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Ramsey v. Colvin

United States District Court, M.D. North Carolina

February 18, 2014

CAROLYN W. COLVIN, Acting Commissioner of Social Security, [1] Defendant.


L. PATRICK AULD, Magistrate Judge.

Plaintiff, Sally Harshaw Ramsey, brought this action pursuant to Section 205(g) of the Social Security Act, as amended (42 U.S.C. ยง 405(g)), to obtain judicial review of a final decision of Defendant, the Commissioner of Social Security, denying Plaintiff's claim for Disability Insurance Benefits ("DIB") and Supplemental Security Income ("SSI") under Titles II and XVI of the Social Security Act (the "Act"). (See Docket Entry 1.) The Court has before it the certified administrative record (cited herein as "Tr. __") and the parties have filed cross-motions for judgment (Docket Entries 7, 11). For the reasons that follow, the Court should enter judgment for Defendant.


Plaintiff first applied for DIB and SSI on May 1, 2006, alleging a disability onset date of April 1, 2005. (Tr. 156-66.) Following denial of those applications at the initial level because Plaintiff's gainful employment after her onset date disqualified her for benefits (Tr. 199-200), Plaintiff filed second applications for DIB and SSI, again alleging a disability onset of April 1, 2005 (Tr. 167-80). Upon denial of those applications both initially (Tr. 83-84, 89-100) and on reconsideration (Tr. 85-86, 105-22), Plaintiff requested a hearing de novo before an Administrative Law Judge ("ALJ") (Tr. 123-24). Plaintiff, her attorney, and a vocational expert ("VE") attended the hearing. (Tr. 33-78.) The ALJ then ruled Plaintiff not disabled under the Act. (Tr. 12-26.) The Appeals Council thereafter denied Plaintiff's request for review, thus making the ALJ's determination the Commissioner's final decision for purposes of judicial review. (Tr. 1-5.)

In ruling Plaintiff ineligible for disability benefits, the ALJ made the following findings later adopted by the Commissioner:

1. [Plaintiff] meets the insured status requirements of the... Act through December 31, 2011.
2. [Plaintiff] engaged in substantial gainful activity since April 1, 2005, the alleged onset date... [but not after she] was involved in a motor vehicle accident on May 15, 2006....
3. [Plaintiff] has the following severe impairments: post traumatic stress disorder; bipolar disorder; congestive heart failure; hypertension; obesity and asthma (20 CFR 404.1520(c) and 416.920(c)).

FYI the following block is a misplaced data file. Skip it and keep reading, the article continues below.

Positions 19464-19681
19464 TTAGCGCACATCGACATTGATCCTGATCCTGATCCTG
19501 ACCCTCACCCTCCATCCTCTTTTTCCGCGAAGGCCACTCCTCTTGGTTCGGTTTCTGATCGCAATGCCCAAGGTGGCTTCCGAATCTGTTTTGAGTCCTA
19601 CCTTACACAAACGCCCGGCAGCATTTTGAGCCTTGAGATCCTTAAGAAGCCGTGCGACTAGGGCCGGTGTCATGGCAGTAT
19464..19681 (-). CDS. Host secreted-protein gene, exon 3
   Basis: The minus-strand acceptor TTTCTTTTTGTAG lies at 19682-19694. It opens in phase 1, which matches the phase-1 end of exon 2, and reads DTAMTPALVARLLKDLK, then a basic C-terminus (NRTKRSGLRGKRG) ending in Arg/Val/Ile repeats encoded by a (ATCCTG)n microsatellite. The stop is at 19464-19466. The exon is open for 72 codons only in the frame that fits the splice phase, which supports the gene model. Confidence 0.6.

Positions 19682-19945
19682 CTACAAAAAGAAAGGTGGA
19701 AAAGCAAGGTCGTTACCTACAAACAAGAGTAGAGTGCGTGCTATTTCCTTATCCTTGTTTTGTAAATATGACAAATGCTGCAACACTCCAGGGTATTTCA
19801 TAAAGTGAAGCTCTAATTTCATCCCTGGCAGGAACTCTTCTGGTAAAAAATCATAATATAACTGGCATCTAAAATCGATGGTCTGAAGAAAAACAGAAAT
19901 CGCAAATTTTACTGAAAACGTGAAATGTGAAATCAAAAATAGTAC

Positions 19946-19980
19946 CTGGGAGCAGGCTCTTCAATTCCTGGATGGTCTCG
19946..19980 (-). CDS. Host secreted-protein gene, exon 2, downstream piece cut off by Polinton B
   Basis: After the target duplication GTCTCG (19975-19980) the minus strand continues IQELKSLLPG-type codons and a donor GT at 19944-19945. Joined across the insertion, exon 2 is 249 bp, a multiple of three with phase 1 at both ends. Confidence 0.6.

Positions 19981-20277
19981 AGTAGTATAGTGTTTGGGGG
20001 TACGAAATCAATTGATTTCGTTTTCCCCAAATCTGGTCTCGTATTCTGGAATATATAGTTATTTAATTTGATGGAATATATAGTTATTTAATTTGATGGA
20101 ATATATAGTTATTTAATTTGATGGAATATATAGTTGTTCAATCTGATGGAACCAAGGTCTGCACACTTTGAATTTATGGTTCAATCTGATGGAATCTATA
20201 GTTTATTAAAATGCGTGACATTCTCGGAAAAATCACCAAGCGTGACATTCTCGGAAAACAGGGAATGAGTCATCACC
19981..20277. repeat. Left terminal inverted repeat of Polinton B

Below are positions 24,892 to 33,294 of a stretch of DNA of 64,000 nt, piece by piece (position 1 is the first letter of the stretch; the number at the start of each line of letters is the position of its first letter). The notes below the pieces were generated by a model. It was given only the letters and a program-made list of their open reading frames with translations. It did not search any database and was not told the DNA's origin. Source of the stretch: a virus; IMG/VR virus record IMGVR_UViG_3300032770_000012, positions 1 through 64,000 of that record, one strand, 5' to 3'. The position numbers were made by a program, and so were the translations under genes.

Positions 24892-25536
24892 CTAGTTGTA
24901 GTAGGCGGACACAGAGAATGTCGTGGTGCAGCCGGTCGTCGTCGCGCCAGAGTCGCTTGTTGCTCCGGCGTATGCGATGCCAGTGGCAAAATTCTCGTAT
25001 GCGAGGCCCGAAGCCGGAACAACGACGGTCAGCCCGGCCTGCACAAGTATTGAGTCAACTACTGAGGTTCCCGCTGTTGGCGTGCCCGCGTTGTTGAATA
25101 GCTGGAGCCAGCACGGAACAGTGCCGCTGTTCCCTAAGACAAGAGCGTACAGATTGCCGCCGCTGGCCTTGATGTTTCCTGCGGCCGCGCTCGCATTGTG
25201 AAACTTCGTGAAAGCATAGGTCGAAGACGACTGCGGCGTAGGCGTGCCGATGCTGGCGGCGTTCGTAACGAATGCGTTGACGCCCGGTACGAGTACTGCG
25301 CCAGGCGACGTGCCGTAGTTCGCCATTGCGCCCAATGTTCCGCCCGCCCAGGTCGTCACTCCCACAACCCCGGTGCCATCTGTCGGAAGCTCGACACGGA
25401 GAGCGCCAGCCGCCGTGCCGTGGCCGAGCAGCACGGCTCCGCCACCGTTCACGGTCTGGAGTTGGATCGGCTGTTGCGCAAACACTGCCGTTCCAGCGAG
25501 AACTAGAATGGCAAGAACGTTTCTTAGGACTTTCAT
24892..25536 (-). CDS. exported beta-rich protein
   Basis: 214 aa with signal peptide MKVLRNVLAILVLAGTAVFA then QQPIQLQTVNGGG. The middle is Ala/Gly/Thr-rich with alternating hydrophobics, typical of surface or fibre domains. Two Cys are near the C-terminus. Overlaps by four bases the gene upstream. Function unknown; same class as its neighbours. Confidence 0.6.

4. [Plaintiff] does not have an impairment or combination of impairments that meets or medically equals one of the listed impairments in 20 CFR Part 404, Subpart P, Appendix 1 (20 CFR 404.1520(d), 404.1525, 404.1526, 416.920(d), 416.925, 416.926).
5. After careful consideration of the entire record, the undersigned finds that [Plaintiff] has the residual functional capacity to perform sedentary work as defined in 20 CFR 404.1567(a) and 416.967(a), lifting, carrying, pushing and pulling[] no more than 10 pounds at a time. [Plaintiff] can sit 6 hours in an 8 hour workday, and stand and walk 2 hours in an 8 hour workday. She could kneel, or crawl and stoop or crouch but not climb or balance. She has no significant visual, manipulative or communication limitations. An environmental limitation would be avoidance of respiratory irritants. Due to her depression and anxiety she is limited to understanding and carrying out simple, routine, repetitive tasks with occasional contact with co-workers and no contact with the public and no work requiring operation of a motor vehicle.

(Tr. 17-22.)[2]

In light of the findings regarding residual functional capacity ("RFC"), the ALJ determined that Plaintiff could not perform her past relevant work as a community support provider, data entry clerk, cashier, and kitchen helper. (Tr. 24.) However, based on the VE's testimony, and after considering Plaintiff's age, education, work experience, and RFC, the ALJ concluded "there are jobs that exist in significant numbers in the national economy that [Plaintiff] can perform." (Id.) Accordingly, the ALJ ruled that Plaintiff had no "disability, " as defined in the Act, at any time from her onset date through the date of decision. (Tr. 26.)


Federal law "authorizes judicial review of the Social Security Commissioner's denial of social security benefits." Hines v. Barnhart , 453 F.3d 559, 561 (4th Cir. 2006). However, "the scope of... review of [such a] decision... is extremely limited." Frady v. Harris , 646 F.2d 143, 144 (4th Cir. 1981). "The courts are not to try the case de novo." Oppenheim v. Finch , 495 F.2d 396, 397 (4th Cir. 1974). Instead, "a reviewing court must uphold the factual findings of the ALJ [underlying the denial of benefits] if they are supported by substantial evidence and were reached through application of the correct legal standard." Hines , 453 F.3d at 561 (internal brackets and quotation marks omitted).

"Substantial evidence means such relevant evidence as a reasonable mind might accept as adequate to support a conclusion.'" Hunter v. Sullivan , 993 F.2d 31, 34 (4th Cir. 1992) (quoting Richardson v. Perales , 402 U.S. 389, 390 (1971)). "It consists of more than a mere scintilla of evidence but may be somewhat less than a preponderance." Mastro v. Apfel , 270 F.3d 171, 176 (4th Cir. 2001) (internal brackets and quotation marks omitted). "If there is evidence to justify a refusal to direct a ...

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